Yesterday was International Women’s Day, throughout this month, FINN will be celebrating diversity in the workforce.
Our Flashback this week, from FIA Connect 2020, came with a stark warning to businesses who neglect the need to increase diversity in the workforce.
Dame Deidre Hutton, Chair of the UK Civil Aviation Authority said statistics revealed that the UK still had a long way to achieve a more diverse workforce: “One statistic I have is that in the UK, we have the lowest number of women in engineering professionals as a career of anywhere in Europe at 11 per cent – you know that is really, pretty awful.”
UK has lowest number of female engineers in Europe
“And if aviation grows as, I actually believe it will, in all these challenges, then industry is going to need women, there aren’t going to be enough blokes to do the jobs. So it’s really important. But also diversity, just bringing such an interesting range of ideas, it makes people creative. It Just brings in a whole range of different things. So, what are you got to do to get girls?”
Watch your language
Language made all the difference when it came to attracting more women applicants. Kirsty Murphy, pilot of Blade 2 in the The Blades Aerobatic Team and the first female pilot for the Red Arrows, outlined a situation where a job advert had attracted just 8 per cent of female applicants for an engineering role. Simply changing the wording of a reissued advert yielded a more balanced response.
“So they’ve not changed the job, they’ve not changed the roles and responsibilities, they’ve changed how the job is described. Some of the competitive wording was removed and so words like ‘challenge’ or ‘competition’ are taken out and other words put in their place, along the lines of ‘being able to make a difference’ or ‘work as part of the team’. So, like I say not changing the job, just changing how it is described. And when they put it back out 48 per cent of people who applied for it were female.”
Space – the final frontier for diversity and opportunity
Kathie Bowden works in Skills and Careers Development at the UK Space Agency – the final frontier for diversity of opportunity and interests. She said the industry was open to anyone with passion – but that employers needed to “step up” through offering opportunities for work experience.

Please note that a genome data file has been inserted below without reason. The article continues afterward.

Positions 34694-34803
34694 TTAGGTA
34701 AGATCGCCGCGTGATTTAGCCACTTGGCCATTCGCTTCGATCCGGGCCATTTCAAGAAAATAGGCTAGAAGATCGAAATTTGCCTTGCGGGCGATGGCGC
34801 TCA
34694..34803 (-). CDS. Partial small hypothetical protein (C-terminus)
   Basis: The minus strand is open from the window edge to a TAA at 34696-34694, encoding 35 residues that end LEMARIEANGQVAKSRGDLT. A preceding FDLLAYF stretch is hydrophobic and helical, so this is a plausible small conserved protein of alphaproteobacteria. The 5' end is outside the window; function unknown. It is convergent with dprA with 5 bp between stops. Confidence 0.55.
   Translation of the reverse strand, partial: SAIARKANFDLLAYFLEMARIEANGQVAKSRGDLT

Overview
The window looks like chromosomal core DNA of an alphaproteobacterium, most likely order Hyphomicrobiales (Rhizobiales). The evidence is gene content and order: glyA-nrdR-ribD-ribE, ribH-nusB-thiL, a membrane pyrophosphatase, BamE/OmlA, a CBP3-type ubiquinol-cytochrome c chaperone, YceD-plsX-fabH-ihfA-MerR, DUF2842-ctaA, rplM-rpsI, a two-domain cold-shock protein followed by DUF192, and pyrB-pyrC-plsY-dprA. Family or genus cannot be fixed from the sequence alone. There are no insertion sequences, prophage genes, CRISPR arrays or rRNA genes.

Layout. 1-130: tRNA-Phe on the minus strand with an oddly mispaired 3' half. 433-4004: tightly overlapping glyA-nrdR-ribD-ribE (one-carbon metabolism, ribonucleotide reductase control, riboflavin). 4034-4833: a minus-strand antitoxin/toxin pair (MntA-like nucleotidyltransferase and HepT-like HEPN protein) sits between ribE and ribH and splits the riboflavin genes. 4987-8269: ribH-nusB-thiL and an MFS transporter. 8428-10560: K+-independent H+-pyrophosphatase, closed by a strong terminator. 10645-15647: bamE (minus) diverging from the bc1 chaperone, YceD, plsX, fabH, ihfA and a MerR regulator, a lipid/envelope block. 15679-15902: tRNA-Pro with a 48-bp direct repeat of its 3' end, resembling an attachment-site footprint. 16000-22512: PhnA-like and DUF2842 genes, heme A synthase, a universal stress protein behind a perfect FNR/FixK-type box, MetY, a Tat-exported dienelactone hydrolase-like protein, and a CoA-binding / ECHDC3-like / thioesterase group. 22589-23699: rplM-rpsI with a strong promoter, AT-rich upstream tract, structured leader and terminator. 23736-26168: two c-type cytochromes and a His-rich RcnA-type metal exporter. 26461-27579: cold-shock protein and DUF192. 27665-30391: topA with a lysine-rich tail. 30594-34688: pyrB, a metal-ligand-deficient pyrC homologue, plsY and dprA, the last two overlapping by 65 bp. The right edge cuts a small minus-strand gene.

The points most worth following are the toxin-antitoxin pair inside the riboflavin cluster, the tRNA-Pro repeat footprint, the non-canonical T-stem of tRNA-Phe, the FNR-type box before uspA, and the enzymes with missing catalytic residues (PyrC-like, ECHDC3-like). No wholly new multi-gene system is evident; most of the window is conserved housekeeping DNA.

“It’s also about climate data. It’s also about Earth observation data that gives us information about the planet, about agriculture about about geology it can go absolutely anywhere. And one of the things I always say about space is ‘What’s your passion?’ What do you really like doing. And we can probably find a space, a place that you can use your interests within space.”
Employers must “step up” with work experience opportunities
Bowden added it was a frequent comment that employers didn’t see enough work experience on CVs – but explained there was a disconnect between these demands and the opportunities available for young people.
The agency is attempting to fill the gap, having established SPIN, a programme which brokers opportunities for students during their university studies to be able to access all kinds of different work experience seven years ago.
The session took place on the final day of FIA Connect. Despite the challenges posed by COVID-19, speakers believed that a commitment to diversity and inclusion would not only help the industries recover from the freefall in demand caused by the pandemic, but would bring fresh ideas which would be key to the growth of aviation in the future.